Hilda Simms was born on Apr 15, 1918 in USA. Hilda Simms's big-screen debut came with Champion directed by Mark Robson in 1949. Hilda Simms is known for The Doctors and the Nurses directed by Paul Bogart, Shirl Conway stars as Liz Thorpe and Zina Bethune as Gail Lucas. The upcoming new tvshow Hilda Simms plays is The Doctors and the Nurses - Season 2 which will be released on Sep 27, 1962.
Hilda Simms was born Hilda Moses in Minneapolis, Minnesota, one of nine children. Prior to becoming an actress, Hilda planned to enter the teaching profession. Hilda and enrolled at the University of Minnesota and engaged in her studies until lack of funds forced her abandon them. She relocated to New York, acting in radio dramas and becoming a member of the American Negro Theater, where she gained professional acting experience. As a member of this noted ensemble, Hilda worked on sound effects, props and publicity while learning her new craft. It was in New York that she met and married William Simms and adopted his surname.Her marriage to Simms was a short-lived one but in 1943, two years after divorcing him, Hilda made her debut in the title role of Philip Yordan's play, "Anna Lucasta". Yordan had originally written "Ana Lucasta" for an all-white cast but the show made a huge splash when the American Negro Theater produced it. Hilda won the title role, a beautiful young woman struggling to regain her respectability and return to her family after falling into a life of prostitution. The production moved to Broadway in 1944 where Anna Lucasta became one of the early dramas featuring African American actors in work that explored themes unrelated to race. Hilda found herself among a distinguished company of black thespians including "Rosetta LeNoire", Canada Lee, "Frederick O'Neal", Alice Childress and Earle Hyman. The play became the hit of the season and the image of the stunning actress even graced the cover on Life Magazine.When the play toured abroad, Hilda continued playing in Anna Lucasta while enjoying a singing career in Paris nightclubs under the name Julie Riccardo. During the British tour of the play in 1947, Hilda met and married veteran actor Richard Angarola. The couple returned to the States in the 1950s and Simms embarked on a brief film career. Her first role was as co-star to heavy-weight boxing champion Joe Louis. She played the boxer's wife in The Joe Louis Story (1953). Her only other movie role was that of the hatcheck girl in 1954's La veuve noire (1954). "Anna Lucasta" went on to be filmed twice, first as an all white production in 1949 with Paulette Goddard and Broderick Crawford and in 1958 with Eartha Kitt and Sammy Davis Jr.. Earle Hyman refused to work on the film because he considered Hilda the only Anna Lucasta (1958).In the 1950s, Hilda became a victim of the Hollywood blacklist. The Department of Justice denied her passport in 1955 and canceled her scheduled 14-week USO tour of the Armed Forces in Europe. It was ironic since Hilda had entertained troops and made War Bond tours during World War II. The Defense Department decision was based on speculation about her affiliation with the Communist Party in the late 1930s and early 1940s. The decision caused her dozens of lost opportunities and any chance of a film career evaporated. In 1960, Hilda penned an article titled "I'm No Benedict Arnold," which told her side of the story.Hilda continued her stage career in productions of The Cool World, Tambourines to Glory as well as a revival of The Madwoman of Chaillot. She also was a regular in the television series The Nurses (1962) and hosted her own radio show, Ladies Day, on New York's WOV. She also became an active participant in political movements and served as the Creative Arts Director for the New York State Human Rights Commission. Her commitment to the project brought discrimination against black actors to the public attention and helped usher in better film roles for luminary African American actors of the era. She also fulfilled her original dream of becoming a teacher and earned a master's degree in education from the City College of New York. Hilda worked for drug treatment programs and led a production life until her death in Buffalo, New York at the age of seventy-five from pancreatic cancer. The tragedy of Hilda's life is that politics and the racism of the time prevented the world from discovering this fabulous woman.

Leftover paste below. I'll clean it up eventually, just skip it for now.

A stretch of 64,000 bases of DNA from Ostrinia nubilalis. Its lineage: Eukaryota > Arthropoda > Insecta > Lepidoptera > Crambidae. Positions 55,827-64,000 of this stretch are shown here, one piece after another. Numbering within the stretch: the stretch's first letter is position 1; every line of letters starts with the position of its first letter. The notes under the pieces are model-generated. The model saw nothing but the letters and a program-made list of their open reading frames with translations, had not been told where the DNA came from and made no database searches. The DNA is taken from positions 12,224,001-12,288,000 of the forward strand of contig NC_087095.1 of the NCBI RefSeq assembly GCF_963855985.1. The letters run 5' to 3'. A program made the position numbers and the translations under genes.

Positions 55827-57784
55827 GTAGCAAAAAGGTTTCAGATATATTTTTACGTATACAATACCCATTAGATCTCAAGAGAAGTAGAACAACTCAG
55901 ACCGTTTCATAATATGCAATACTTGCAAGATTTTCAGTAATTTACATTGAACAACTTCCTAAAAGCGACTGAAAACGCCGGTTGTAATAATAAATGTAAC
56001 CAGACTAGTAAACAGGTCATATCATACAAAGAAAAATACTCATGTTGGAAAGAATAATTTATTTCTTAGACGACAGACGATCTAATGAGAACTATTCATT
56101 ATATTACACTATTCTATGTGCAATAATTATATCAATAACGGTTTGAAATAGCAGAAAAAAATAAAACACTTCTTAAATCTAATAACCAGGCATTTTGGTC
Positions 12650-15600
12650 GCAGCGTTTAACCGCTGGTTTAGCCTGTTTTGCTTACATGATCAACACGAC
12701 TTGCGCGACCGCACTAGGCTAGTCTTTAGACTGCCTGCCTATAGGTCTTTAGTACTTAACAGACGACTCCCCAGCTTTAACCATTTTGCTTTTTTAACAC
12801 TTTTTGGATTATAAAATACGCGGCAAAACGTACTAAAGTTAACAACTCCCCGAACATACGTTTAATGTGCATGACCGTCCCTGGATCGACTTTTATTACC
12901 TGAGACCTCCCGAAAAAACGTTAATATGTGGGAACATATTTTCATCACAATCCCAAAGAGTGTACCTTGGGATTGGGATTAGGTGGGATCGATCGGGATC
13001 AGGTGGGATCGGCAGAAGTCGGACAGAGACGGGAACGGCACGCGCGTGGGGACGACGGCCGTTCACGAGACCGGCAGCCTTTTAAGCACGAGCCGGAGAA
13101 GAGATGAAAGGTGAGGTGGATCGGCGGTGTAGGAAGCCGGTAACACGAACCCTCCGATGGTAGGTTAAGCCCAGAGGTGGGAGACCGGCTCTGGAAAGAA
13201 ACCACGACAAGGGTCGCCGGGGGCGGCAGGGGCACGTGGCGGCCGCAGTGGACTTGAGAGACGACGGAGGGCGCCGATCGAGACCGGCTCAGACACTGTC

BirthdayApr 15, 1918
Place of BirthMinneapolis, Minnesota, USA